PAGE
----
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The Famous Oil Ratio Test Article - Where is it ?

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#1
I have often heard mention of this famous "premix oil ratio test" article where they found the optimum premix ratio to be 32:1 but no one ever quite knows where it is.

Anybody know any info about it or have a link to it?

I think it might have been written by Bob Greene. Not even sure who that is.

I'm not talking about the one from Cycle Magazine Feb '78 that was written by Gordon Jennings.

Thanks a bunch for any help.
 
- a d v e r t i s e m e n t -

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#2
Sorry I do not have a link to any such write-up.

I was involved in an oil ratio test for Mercury Marine. We tested various oil ratios on a few different outboard engines that were commonly used in racing. We did not test every engine, as many engines were similar designs with different rated outputs (a common trick in outboards). We partly based our testing on some industry information by a chain saw and go kart engine company (Mcculloch).

In any case (for the most part) the oil used was Factory outboard oil. We did try other oils without much HP difference.

Oil ratio's covered the extreme range.

The bottom line is that more oil made more power. The standard 50 to 1 ratio was sufficient to provide lubrication without operational problems such as smoke and plug fouling. 32 to 1 made more power and 16 to 1 made even more power. We even tried ultra rich ratio's like 8 to 1 or 5 to 1 and power did improve to a point even at the extreme end of the test. 100 to 1 did show a significant loss of power. This was not designed to be an oil test to end all tests, just a way to determine how to make more power for certain racing classes,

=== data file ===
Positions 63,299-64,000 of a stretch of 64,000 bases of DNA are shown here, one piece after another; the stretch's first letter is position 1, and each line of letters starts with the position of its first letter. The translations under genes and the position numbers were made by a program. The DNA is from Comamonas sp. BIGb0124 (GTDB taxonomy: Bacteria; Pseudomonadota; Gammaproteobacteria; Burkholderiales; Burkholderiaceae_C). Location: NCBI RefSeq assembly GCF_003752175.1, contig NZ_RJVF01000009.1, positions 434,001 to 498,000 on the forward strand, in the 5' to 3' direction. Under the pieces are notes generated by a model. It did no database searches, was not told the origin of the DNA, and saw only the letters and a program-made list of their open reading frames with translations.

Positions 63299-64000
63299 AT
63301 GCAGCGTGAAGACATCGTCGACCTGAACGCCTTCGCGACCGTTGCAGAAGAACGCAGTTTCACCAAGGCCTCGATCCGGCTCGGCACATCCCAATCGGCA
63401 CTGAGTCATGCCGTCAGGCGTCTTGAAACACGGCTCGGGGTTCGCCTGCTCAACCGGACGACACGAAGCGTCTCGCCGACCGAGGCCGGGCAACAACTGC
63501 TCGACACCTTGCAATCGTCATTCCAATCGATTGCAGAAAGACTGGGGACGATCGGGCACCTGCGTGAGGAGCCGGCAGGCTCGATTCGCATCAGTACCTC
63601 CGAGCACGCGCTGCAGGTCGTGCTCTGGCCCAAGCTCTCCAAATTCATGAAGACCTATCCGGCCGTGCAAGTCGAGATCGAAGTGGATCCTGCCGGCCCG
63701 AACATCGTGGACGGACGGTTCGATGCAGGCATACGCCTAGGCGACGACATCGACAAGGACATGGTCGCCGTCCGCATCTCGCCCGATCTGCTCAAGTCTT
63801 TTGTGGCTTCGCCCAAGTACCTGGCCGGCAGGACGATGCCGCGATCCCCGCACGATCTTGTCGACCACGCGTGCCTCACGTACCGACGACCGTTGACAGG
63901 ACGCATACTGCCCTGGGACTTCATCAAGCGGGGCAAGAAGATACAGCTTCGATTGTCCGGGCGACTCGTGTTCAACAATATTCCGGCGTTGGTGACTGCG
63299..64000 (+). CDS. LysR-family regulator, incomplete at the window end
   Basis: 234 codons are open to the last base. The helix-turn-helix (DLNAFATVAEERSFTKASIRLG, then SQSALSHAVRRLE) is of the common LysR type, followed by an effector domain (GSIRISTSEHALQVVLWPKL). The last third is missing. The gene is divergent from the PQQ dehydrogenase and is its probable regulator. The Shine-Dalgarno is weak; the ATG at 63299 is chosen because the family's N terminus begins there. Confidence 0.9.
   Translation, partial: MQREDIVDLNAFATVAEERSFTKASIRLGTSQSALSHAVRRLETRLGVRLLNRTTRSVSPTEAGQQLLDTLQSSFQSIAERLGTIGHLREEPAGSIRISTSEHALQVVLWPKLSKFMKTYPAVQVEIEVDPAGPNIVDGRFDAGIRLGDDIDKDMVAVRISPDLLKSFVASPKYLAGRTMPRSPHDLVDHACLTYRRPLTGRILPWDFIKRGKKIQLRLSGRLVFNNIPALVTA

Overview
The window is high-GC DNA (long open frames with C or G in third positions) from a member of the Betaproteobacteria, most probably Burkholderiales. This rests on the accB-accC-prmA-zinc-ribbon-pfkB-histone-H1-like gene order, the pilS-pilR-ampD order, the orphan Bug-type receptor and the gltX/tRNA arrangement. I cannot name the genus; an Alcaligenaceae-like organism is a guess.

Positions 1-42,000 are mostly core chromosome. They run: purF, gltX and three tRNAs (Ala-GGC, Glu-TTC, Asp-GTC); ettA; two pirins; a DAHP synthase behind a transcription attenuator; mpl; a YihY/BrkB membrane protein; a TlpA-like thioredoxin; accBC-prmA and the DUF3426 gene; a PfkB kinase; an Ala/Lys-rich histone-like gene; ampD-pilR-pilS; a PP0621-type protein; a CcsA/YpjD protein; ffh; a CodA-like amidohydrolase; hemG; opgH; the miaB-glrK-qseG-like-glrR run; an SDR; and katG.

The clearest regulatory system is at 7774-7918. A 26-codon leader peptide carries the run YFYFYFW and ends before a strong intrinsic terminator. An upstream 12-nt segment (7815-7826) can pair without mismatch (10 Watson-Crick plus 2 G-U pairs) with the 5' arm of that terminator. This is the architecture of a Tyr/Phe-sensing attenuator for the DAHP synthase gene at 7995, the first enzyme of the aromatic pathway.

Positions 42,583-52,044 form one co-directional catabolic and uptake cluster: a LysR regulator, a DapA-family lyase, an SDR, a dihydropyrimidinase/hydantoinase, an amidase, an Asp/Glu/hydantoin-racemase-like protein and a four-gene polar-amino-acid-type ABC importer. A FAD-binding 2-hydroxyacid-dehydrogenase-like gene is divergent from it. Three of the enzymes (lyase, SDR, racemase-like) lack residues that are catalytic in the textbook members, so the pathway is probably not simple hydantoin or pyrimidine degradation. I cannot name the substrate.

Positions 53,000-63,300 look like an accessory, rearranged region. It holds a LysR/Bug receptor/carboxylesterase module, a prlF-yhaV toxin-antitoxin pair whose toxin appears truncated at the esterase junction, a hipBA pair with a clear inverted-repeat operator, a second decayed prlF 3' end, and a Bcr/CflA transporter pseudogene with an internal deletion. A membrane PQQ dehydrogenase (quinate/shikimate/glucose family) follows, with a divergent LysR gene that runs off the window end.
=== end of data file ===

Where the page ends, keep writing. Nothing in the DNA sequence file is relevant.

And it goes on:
While the test was not designed to indicate wear, I did draw some basic conclusions. In racing applications more oil reduced wear slightly. This is as you might expect. What we saw is that any normal oil ratio protects the engine well. Lean oil ratios seemed to work well until the temperature and stress got out of hand. That is where a lean ratio would not be enough for full protection.

I have since read that oil ratio's around 32 to 1 provide nearly all the protection that is available for most performance engines. My experience backs that up. Yes, there would seem to be some extreme examples of engines that need 16 to 1. I am not sure I can draw a conclusion as to which engines need this level of lubrication, but I would guess it would be well out of the norm, especially for dirt bike applications.

Another note on 2 stroke lubrication, upon teardown, any reasonable ratio will leave a significant amount of oil on internal engine parts. While many people think the oil just races through a 2 stroke engine, this really is not the case. It does separate from the gas and lubricate the bearings, con rod, and piston skirt in full force.

Chris
 

MikeT

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#3
Thanks cujet. Good post.
 
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jaguar

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#4
Rick Sieman: SuperHunky.com
"A second test they performed was to run synthetic in two identical engines and one was run at 24:1, the other was run at 50:1 The engine that ran 24:1 had less piston skirt wear, and less rod bearing wear, but had the same main roller bearing wear as the engine run at 50:1. "